It’s not often you hear the words “panto” or “laugh-a-minute” applied to the works of Shakespeare.
So to hear director Cameron Mowat use those descriptions for Ten Feet Tall Theatre’s production of A Midsummer Night’s Dream underlines his aim to make this Shakespeare one that’s accessible for everyone.
“A lot of people have certain assumptions about Shakespeare and the language that’s used so they maybe feel it’s not for them. We want to create a production that’s inclusive for an audience of this day and age,” said Cameron.
It’s for that reason the professional theatre company have decided to set their version of the story of royalty, fairies, common people and estranged lovers very much in the present day.
“We are not going back and dressing them in old-fashioned clothes. We are putting it in this day and age. And the issues that come out are all massively relevant – women’s equality, manipulation, relationships, love.”
Which begs the question of how a production set in a modern era copes with the magical elements of Shakespeare’s comedy.
“That’s the fun part to play with,” said Cameron. “If the actors are playing it for real, this mystical magical element and how this manipulation works is where the fun lies. And hopefully it provides as much fun as a farcical panto, to see these human beings manipulated in such outrageous ways by a very mischievous Puck.”
This is the 10th and biggest production from the company, which has a driving ethos of bringing professional theatre to the city.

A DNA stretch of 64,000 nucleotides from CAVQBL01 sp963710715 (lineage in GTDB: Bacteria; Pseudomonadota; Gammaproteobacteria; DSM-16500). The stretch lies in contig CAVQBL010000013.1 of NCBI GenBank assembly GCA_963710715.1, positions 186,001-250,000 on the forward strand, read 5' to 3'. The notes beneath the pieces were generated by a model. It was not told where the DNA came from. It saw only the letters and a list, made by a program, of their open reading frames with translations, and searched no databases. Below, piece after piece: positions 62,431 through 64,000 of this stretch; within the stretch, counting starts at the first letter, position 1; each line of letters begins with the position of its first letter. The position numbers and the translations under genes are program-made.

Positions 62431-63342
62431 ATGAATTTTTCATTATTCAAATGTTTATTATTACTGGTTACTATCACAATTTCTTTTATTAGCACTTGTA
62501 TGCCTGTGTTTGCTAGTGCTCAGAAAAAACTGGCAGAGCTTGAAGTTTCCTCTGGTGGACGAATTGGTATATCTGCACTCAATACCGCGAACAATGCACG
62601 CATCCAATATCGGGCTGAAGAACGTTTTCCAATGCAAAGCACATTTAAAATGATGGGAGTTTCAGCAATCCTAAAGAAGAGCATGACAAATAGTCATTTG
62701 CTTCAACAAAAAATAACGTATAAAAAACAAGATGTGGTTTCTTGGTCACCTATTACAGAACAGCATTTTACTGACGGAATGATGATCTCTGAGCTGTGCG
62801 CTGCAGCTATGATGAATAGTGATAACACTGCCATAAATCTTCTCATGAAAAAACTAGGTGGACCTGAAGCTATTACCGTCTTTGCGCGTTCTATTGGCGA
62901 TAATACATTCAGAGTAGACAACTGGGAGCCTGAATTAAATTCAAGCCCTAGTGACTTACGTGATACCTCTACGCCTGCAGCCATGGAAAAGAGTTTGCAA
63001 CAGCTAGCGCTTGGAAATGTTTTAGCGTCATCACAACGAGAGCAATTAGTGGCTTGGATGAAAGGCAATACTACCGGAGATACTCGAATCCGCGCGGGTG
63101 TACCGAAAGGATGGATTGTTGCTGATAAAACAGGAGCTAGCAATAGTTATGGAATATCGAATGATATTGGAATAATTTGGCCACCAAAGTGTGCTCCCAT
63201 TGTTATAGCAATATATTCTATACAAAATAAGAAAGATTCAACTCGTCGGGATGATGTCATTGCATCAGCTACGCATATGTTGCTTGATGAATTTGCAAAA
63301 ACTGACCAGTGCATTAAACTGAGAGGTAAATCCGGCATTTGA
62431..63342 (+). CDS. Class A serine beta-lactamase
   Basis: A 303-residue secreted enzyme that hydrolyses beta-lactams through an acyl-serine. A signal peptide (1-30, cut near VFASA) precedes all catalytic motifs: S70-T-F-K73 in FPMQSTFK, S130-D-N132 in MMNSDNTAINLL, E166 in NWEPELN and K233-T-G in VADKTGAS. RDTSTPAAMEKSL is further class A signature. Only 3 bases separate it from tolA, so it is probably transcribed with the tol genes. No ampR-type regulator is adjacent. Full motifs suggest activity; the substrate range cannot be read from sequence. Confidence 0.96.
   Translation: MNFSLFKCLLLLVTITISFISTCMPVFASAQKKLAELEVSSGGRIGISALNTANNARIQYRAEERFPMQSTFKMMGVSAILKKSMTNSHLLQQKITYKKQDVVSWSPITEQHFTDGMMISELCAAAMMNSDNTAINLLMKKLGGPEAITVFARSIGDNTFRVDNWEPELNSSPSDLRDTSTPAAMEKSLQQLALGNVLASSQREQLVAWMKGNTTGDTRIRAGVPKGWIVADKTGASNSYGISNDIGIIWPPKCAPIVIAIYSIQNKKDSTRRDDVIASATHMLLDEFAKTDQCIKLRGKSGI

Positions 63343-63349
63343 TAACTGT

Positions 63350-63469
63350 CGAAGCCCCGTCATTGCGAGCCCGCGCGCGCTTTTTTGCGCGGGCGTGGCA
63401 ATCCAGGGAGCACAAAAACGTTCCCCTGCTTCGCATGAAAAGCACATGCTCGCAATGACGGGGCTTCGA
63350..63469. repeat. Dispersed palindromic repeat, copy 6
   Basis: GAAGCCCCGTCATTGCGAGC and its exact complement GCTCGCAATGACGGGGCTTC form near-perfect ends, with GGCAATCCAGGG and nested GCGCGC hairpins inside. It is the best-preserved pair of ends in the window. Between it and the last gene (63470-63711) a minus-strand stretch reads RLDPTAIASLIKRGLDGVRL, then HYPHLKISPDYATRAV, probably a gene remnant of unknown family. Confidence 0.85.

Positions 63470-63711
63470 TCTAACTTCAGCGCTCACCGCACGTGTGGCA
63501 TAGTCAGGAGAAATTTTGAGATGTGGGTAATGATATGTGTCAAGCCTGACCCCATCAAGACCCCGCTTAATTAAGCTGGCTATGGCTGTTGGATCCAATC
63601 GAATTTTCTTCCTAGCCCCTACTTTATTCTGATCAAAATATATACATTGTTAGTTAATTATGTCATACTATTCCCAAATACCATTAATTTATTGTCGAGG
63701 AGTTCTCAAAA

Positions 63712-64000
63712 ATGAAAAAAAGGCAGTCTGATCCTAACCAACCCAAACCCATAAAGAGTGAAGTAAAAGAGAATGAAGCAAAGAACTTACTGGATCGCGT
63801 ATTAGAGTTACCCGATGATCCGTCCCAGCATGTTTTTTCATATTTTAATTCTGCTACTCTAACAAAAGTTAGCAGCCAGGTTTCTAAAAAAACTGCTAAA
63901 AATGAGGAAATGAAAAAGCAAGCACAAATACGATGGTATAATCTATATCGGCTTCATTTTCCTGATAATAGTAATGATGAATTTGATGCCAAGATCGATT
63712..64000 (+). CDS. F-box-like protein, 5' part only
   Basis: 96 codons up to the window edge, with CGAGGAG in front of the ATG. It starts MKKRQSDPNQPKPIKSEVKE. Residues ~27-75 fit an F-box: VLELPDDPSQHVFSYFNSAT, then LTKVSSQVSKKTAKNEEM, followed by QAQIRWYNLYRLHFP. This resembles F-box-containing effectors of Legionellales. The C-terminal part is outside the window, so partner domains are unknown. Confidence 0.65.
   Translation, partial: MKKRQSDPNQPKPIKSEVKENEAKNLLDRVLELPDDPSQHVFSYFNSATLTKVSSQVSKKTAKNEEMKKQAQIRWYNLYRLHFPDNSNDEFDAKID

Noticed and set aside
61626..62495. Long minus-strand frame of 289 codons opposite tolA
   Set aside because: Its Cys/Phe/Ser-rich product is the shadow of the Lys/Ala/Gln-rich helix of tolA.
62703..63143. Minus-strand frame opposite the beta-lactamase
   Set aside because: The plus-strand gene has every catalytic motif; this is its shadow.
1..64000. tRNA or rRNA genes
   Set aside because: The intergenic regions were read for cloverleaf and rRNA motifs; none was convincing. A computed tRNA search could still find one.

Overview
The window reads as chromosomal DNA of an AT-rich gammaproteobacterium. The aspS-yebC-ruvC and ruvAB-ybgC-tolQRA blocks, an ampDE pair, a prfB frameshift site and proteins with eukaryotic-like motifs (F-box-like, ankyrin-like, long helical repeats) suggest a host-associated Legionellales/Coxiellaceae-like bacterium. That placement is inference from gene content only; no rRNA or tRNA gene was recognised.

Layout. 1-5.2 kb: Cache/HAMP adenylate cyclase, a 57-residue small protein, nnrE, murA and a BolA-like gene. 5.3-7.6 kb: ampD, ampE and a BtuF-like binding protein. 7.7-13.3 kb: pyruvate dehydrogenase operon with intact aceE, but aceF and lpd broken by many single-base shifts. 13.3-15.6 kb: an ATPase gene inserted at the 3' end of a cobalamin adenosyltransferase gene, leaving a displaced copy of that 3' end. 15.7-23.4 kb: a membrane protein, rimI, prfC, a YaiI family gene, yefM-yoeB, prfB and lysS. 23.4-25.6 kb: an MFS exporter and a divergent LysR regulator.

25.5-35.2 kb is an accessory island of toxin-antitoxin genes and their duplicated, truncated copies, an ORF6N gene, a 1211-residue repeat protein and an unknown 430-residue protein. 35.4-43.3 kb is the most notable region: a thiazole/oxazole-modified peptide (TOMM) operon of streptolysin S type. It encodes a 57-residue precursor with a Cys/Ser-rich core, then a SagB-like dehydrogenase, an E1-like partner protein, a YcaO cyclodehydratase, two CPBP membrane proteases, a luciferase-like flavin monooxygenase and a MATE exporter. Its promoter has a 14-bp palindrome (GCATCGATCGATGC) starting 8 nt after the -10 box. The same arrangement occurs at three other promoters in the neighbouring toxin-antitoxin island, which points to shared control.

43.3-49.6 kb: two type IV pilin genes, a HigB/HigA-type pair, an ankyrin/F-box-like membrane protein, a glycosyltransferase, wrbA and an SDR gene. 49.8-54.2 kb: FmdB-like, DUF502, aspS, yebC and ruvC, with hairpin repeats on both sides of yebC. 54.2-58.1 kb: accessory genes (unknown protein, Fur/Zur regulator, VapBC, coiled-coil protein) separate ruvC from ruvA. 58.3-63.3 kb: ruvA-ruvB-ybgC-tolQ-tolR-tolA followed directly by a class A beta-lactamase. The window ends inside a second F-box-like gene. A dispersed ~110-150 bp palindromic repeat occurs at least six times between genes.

“We are all about trying to offer new opportunities of performances in the region. We feel that we want to give a unique experience but also something of high quality for people’s nights out
“That’s why we picked Midsummer Night’s Dream because it is probably the first time Shakespeare has been produced professionally in the region for decades.”
And Cameron said he felt fortunate to be working with a dream cast of professional Scottish actors working tirelessly to create something special.
“We have Cristian Ortaga, who’s playing one of the lovers and who is the star of the film Beats, which is the most anticipated Scottish made film since Trainspotting 2. We have Ross Allan, who is the comedy act up at Eden Court (in Inverness) every pantomime. We have Stephanie McGregor who has just finished a tour of the National Theatre of Scotland’s Glasgow Girls, which got rave reviews.”
That includes Aberdeen’s own Danielle Jam, playing Hermia, whose career has hit the ground running since she graduated in acting last year. She has already appeared in Dundee Rep’s acclaimed Snow Queen as well as playing Daisy the trainee vet in the popular CBeebies family drama Molly And Mack.
“It’s nice to do a show back home and for family and friends to see it – and to get more people in Aberdeen interested in theatre,” said 21-year-old Danielle, a former Kincorth Academy pupil who cut her acting teeth in city groups such as Aberdeen Youth Music Theatre and Harlequin Productions.
“A lot of my experience was doing amateur musicals at the Arts Centre so it’s nice to come back and be in the theatre which I basically grew up in since the age of 11.”
Both Danielle and Cameron can’t wait to get their Midsummer Night’s Dream in front of audiences at the Arts Centre from next Thursday.
Danielle said: “Rehearsals have been great fun. It’s a very physical show, with a lot of fighting and jumping about, so I’m covered in bruises. But it will be worth it to be able to do a Shakespeare in Aberdeen.”
Cameron added: “I want the audience to be surprised by a play they never thought would be so accessible. It’s hopefully laugh-a-minute and the next minute you find yourself in tears.”
A Midsummer Night’s Dream is at Aberdeen Arts Centre from Thursday March 21 to Saturday March 30.
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